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WWE Leans To Social Media Ahead Of Possible Sale | Business

WWE, an organization that’s already the king of the ring on social media, will attempt to expand its online presence this year with the $6.5 billion sports entertainment company hinting it may be putting itself up for sale .

WWE surpassed 20 million followers on its peak TikTok account during its most recent quarter, the first sports league to do so, and is launching three international TikTok accounts after WWE handle Español TikTok hit nearly 2 million followers in its first year, according to the company.

WWE’s online presence is already large and it doesn’t seem to be slowing down.

The company’s YouTube channel surpassed 92 million subscribers in the fourth quarter, making it one of only 10 channels on the platform to surpass 90 million subscribers, according to Paul Levesque, the company’s chief content officer and director who has struggled under the name of Triple H.

To put these numbers into perspective, the National Basketball Association has 19.8 million season-ticket holders, the National Football League has 10.6 million, and Major League Baseball has 4.05 million.

Part of the reason is that unlike the NFL, NBA, and MLB, WWE has no off-season. He produces new content from premium television shows and live events all year round and his fans eat it up.

The company’s online presence is so pervasive that it seeps into the social media posts of some of the world’s greatest athletes.

After defeating the Philadelphia Eagles in Super Bowl LVII, Kansas City Chiefs quarterback and MVP Patrick Mahomes tweeted a picture of himself with the Vince Lombardi trophy in one hand and a WWE belt in the other.

That photo has been viewed more than 23 million times, and that number continues to rise.

Constant innovations that blend with entertainment set WWE apart on social media platforms, said Christopher Zook, president and chief investment officer of CAZ Investments.

“He has consistently found ways to generate interest and stay ahead of the ever-increasing changes in consumer behavior,” Zook said. “The viral and fan-service nature of their content is how they’ve built so much staying power.”

The increase in sports viewership has rewarded the value of organizations with large followings and this puts WWE at the forefront of companies looking to expand into new areas, Zook said, particularly when trying to reach key demographics willing to spend.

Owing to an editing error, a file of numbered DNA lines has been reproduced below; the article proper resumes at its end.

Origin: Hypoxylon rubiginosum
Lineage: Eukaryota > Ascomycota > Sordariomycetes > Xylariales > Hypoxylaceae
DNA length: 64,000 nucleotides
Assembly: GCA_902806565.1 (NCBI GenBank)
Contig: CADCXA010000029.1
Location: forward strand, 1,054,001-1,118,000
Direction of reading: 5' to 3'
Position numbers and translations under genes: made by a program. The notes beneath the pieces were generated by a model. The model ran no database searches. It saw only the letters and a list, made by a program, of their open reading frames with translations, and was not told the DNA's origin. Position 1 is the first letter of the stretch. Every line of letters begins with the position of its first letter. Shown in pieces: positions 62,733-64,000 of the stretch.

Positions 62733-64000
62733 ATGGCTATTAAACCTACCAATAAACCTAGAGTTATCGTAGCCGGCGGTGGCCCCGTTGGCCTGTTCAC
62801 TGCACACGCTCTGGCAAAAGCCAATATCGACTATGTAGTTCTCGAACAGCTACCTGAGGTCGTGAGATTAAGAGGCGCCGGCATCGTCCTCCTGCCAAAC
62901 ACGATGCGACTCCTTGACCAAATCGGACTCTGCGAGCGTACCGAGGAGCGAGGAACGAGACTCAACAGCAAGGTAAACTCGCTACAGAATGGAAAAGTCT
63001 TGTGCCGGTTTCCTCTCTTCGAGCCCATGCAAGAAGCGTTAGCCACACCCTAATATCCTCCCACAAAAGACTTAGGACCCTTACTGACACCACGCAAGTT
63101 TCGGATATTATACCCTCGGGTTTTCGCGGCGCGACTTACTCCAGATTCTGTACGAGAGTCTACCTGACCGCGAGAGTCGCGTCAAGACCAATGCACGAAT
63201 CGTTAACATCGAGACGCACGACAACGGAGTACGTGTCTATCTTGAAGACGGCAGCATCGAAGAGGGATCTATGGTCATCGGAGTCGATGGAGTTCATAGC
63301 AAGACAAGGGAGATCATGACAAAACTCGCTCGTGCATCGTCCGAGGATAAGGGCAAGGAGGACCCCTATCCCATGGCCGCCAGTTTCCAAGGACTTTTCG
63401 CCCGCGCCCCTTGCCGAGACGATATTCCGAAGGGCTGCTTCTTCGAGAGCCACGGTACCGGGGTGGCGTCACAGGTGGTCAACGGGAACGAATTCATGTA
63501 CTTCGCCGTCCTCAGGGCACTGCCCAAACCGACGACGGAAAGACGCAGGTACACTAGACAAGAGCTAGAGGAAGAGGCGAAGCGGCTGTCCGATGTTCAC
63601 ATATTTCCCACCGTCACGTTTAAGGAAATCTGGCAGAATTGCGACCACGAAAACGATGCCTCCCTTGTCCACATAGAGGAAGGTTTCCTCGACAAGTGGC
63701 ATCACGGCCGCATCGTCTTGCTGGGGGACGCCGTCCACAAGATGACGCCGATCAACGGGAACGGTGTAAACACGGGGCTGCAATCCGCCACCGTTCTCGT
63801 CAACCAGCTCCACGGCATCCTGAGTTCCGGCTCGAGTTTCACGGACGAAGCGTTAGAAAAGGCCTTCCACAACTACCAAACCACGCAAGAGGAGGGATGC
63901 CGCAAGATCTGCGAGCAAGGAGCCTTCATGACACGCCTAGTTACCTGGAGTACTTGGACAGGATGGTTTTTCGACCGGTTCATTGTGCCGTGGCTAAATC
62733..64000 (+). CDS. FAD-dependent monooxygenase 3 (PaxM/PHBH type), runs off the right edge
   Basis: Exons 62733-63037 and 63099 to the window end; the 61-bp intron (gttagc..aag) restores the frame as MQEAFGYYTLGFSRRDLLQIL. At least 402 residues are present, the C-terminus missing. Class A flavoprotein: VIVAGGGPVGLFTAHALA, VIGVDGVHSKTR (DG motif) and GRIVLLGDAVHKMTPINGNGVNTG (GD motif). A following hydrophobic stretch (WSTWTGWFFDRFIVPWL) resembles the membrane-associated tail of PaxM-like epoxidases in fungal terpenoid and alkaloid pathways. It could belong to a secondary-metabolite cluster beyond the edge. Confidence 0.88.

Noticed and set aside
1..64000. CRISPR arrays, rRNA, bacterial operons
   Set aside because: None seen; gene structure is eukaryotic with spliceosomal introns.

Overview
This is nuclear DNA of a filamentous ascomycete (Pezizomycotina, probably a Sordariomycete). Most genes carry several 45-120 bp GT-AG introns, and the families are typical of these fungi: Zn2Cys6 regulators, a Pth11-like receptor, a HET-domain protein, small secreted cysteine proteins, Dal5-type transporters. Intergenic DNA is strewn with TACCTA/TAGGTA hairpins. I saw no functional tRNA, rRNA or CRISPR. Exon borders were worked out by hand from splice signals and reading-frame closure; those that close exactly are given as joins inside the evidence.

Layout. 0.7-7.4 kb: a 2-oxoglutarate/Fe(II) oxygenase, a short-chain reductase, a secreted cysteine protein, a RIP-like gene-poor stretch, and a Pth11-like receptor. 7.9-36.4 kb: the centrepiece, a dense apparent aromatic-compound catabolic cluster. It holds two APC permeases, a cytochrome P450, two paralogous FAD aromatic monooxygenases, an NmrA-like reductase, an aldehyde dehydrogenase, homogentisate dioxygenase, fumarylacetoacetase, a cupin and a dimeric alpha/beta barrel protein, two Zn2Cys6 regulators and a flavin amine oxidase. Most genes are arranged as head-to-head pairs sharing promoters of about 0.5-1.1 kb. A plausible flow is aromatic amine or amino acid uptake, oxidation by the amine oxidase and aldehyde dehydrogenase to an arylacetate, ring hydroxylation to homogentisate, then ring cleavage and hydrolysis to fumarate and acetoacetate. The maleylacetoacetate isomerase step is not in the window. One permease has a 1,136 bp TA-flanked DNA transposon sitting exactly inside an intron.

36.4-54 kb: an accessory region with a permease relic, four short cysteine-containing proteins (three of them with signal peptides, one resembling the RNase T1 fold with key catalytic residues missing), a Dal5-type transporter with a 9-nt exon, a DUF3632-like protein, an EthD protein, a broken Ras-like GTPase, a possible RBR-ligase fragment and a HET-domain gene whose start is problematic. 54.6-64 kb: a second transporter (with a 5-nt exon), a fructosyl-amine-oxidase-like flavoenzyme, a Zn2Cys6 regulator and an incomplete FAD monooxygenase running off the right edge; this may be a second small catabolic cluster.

And the platforms WWE focuses on are increasingly attracting a crowd with discretionary income to spend.

Among people aged 18 to 29, 95 percent say they use YouTube, according to a Pew Research Center survey of U.S. adults’ social media use in 2021.

TikTok is expected to overtake Facebook next year as the most-used social network among U.S. adults over the age of 18, according to Insider Intelligence. The research firm expects TikTok users aged 18-24 in the United States to spend an average of 1 hour on the platform each day this year.

And WWE has been quick to partner with people who have huge followings on social media platforms, most recently social media personality Logan Paul.

Three months after signing a contract with WWE last year, Paul pulled out a cell phone and filmed himself jumping off the ropes onto Roman Reigns. That video garnered more than 40 million views on Paul’s and WWE’s social platforms in less than 24 hours, according to Levesque, surpassing all social media posts for the Stamford, Connecticut-based company last year.

A mid-air collision in the ring last month between Paul and wrestler Ricochet racked up another 26.5 million views across all platforms.

The company is also pushing digital programming such as a weekly show called “The Bump,” which can be watched live every Wednesday across all of WWE’s digital and social media platforms.

“Looks to roll out more digital original programming in 2023, as it has proven to be an effective platform for piloting new shows and testing creativity, all while creating fresh programming for our sales team to sell on,” Levesque said in a post-earnings conference call this month.

The test will be how prospective buyers value WWE’s social media presence and that potential in the future.

However, Wall Street already appears to be very optimistic about the entertainment company.

In the past 12 months, shares of World Wrestling Entertainment Inc. have risen by 50%, a period in which all major US stock markets have fallen into a severe depression.

Rumors of a sale increased late last year as WWE founder Vince McMahon returned to the company and took a seat on the board after a brief retirement.

In a letter dated December 20, but published in January, McMahon wrote: “Given the rapidly changing media landscape where more and more companies are seeking to own the intellectual property offered on their streaming platforms, I strongly believe that the best For all WWE shareholders and other stakeholders to do is undertake a comprehensive review of strategic alternatives.”

Zook, of CAZ Investments, believes potential buyers are aware that social media has changed the equation.

“When you combine the staying power of live sporting events, with the rapid growth of subscription content and a large social media presence, you can begin to see why sports franchises like WWE are becoming a more attractive asset to own.” Zook said.

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